If we look at that stats sheet once more, Der-Arguchintsev was tied for 157th in shots on goal among the aforementioned group of forwards, meaning 57.8% of them took more SOG’s than him. I’m sure you know the old Wayne Gretzky saying, “you miss 100% of the shots you don’t take”, and while SDA is a really likeable kid, unfortunately, he’s not exempt from this universal rule.
Der-Arguchintsev is a pass-first forward. He always will be, and because of the toolbox he has, he definitely should be. But he has the tendency to elect for a pass or simply hang onto the puck in situations where he should be firing it at the net, and sometimes, you’ve just got to get it on net.
SDA also just isn’t a very good shooter. His shot isn’t very hard, and while some of this can be attributed to his lack of muscle, players like Cole Caufield and Alex DeBrincat also lack muscle, and they have no issues putting the puck in the net.
Der-Arguchintsev’s size deficiencies also hurt him along the wall in puck battles and in front of the net when battling for position. He lacks the type of “grit” and “tenacity” that most older hockey fans typically value quite highly, and while not every player has to be a Zach Hyman or Tom Wilson, winning puck battles and boxing out in front of your net are still aspects of the game that exist, and by extension are things that your team (and in particular, your head coach) would like you to do well in. His lack of strength also makes it easier to knock him off the puck. Along with improving his goal-scoring, getting stronger should be a main focus for Der-Arguchintsev.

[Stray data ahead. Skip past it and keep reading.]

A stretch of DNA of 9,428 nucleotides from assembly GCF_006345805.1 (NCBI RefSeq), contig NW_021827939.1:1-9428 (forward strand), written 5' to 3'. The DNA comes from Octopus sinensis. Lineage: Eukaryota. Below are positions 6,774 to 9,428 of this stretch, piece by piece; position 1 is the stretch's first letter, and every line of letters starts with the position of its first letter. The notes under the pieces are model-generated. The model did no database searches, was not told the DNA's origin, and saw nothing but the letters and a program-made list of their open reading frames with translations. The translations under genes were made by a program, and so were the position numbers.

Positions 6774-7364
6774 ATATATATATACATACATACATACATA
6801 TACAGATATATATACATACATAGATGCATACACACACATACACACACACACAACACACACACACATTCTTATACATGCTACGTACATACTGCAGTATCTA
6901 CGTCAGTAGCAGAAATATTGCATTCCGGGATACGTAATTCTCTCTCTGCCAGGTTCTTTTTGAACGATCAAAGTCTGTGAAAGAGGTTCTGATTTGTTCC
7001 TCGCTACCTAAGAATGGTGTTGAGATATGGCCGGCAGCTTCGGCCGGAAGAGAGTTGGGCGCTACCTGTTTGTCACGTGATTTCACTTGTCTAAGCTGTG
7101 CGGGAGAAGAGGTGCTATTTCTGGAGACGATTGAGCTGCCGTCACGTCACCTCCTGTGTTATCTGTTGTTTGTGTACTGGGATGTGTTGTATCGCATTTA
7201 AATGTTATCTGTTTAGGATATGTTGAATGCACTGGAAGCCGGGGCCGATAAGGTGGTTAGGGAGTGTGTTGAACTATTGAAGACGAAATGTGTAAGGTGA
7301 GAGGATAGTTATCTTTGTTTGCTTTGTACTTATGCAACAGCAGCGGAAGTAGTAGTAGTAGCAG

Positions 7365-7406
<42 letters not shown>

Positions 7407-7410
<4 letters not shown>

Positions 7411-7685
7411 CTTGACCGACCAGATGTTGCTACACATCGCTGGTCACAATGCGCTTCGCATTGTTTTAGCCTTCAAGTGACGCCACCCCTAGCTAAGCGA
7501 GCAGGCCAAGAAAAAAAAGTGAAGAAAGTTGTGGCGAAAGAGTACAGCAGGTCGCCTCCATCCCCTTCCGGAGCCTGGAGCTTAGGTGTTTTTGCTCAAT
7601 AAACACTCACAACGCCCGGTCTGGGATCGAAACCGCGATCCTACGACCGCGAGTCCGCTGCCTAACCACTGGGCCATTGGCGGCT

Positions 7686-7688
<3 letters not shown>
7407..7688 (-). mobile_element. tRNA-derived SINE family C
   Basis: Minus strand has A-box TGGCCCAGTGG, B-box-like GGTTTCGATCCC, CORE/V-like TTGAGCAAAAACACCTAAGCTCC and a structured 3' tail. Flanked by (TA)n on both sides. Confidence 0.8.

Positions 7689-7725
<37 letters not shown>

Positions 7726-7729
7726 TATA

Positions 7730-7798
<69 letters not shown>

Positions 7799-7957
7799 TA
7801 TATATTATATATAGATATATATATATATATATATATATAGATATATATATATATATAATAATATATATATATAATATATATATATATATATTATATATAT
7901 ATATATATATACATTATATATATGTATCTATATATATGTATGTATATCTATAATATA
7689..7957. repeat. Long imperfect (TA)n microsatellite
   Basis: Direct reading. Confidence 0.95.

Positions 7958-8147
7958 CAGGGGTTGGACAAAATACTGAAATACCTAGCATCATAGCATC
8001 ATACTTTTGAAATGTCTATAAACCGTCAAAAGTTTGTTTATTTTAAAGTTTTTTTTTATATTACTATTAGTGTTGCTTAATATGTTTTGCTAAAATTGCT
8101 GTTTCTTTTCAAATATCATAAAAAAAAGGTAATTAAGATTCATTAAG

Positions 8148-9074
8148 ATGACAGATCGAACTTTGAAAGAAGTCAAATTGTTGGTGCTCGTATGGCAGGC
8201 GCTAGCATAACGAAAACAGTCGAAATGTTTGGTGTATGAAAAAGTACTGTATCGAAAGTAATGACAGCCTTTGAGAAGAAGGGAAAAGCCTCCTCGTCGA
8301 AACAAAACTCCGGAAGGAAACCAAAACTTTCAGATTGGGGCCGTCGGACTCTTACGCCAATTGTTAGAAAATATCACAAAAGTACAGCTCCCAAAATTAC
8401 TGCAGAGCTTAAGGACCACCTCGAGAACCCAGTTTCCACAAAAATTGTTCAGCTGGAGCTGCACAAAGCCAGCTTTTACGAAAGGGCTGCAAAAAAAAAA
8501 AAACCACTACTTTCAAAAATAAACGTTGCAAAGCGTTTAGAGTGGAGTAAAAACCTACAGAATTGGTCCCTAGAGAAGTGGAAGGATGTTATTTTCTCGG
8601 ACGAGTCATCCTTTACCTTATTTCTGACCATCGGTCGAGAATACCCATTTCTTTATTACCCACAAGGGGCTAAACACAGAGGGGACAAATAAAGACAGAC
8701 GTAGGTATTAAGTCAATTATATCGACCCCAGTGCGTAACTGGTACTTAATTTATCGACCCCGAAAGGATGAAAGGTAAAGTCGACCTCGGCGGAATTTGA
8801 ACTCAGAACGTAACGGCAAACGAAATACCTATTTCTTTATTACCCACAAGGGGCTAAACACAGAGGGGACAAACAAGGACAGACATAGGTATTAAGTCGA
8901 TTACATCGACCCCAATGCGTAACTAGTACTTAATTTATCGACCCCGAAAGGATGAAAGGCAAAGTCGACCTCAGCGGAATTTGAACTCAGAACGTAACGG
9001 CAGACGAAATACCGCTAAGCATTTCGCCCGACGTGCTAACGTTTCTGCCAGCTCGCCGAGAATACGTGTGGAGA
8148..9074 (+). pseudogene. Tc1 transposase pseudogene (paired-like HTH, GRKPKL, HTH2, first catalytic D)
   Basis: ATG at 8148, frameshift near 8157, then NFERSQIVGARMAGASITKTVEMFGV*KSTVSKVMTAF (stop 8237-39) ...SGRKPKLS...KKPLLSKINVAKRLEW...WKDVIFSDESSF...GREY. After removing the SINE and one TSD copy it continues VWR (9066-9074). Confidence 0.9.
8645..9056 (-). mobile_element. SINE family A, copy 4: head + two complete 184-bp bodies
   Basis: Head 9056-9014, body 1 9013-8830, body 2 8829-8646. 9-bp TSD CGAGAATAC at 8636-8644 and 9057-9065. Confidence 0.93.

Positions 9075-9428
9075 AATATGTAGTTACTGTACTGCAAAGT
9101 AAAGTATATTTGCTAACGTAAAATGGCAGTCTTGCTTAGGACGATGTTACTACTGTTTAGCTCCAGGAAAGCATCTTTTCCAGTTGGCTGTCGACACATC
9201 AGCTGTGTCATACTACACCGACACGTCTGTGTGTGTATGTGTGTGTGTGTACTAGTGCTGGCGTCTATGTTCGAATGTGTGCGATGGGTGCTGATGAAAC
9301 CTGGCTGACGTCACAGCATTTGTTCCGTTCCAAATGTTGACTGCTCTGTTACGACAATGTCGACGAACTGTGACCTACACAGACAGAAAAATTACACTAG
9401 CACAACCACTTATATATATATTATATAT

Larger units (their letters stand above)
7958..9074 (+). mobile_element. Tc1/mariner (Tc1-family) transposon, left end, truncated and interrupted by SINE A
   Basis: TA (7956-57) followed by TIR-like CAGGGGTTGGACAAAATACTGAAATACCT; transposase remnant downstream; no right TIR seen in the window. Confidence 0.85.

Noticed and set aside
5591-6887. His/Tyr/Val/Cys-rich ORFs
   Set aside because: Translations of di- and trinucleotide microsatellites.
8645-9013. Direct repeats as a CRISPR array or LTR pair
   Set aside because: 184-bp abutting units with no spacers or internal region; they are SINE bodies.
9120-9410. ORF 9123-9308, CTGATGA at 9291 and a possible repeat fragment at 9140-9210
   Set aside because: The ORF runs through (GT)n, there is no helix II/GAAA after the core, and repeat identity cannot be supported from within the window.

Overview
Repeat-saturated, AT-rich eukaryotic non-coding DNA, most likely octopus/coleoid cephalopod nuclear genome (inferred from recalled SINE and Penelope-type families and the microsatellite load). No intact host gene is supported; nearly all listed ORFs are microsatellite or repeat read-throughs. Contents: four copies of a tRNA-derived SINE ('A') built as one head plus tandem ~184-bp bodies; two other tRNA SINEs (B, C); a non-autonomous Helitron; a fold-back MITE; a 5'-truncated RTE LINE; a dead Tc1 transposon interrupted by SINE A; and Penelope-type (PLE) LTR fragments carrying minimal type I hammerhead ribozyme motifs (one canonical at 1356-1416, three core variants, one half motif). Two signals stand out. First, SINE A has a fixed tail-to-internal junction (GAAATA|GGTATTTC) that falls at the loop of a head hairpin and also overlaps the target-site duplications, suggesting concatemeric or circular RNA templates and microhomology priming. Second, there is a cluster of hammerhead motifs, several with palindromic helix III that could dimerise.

Now that I’m done ripping on everybody’s favourite prospect and have probably made a lot of people angry, let’s get into what I think makes SDA a salvageable prospect with sizeable potential. While there are a ton of warts in his game, skill like Der-Arguchintsev’s isn’t something that many hockey players have, and when he’s on his game the prospect can be exciting to watch.
As I mentioned earlier, SDA’s puck skills are off the charts. Take a look at this clip, it’s loads of fun: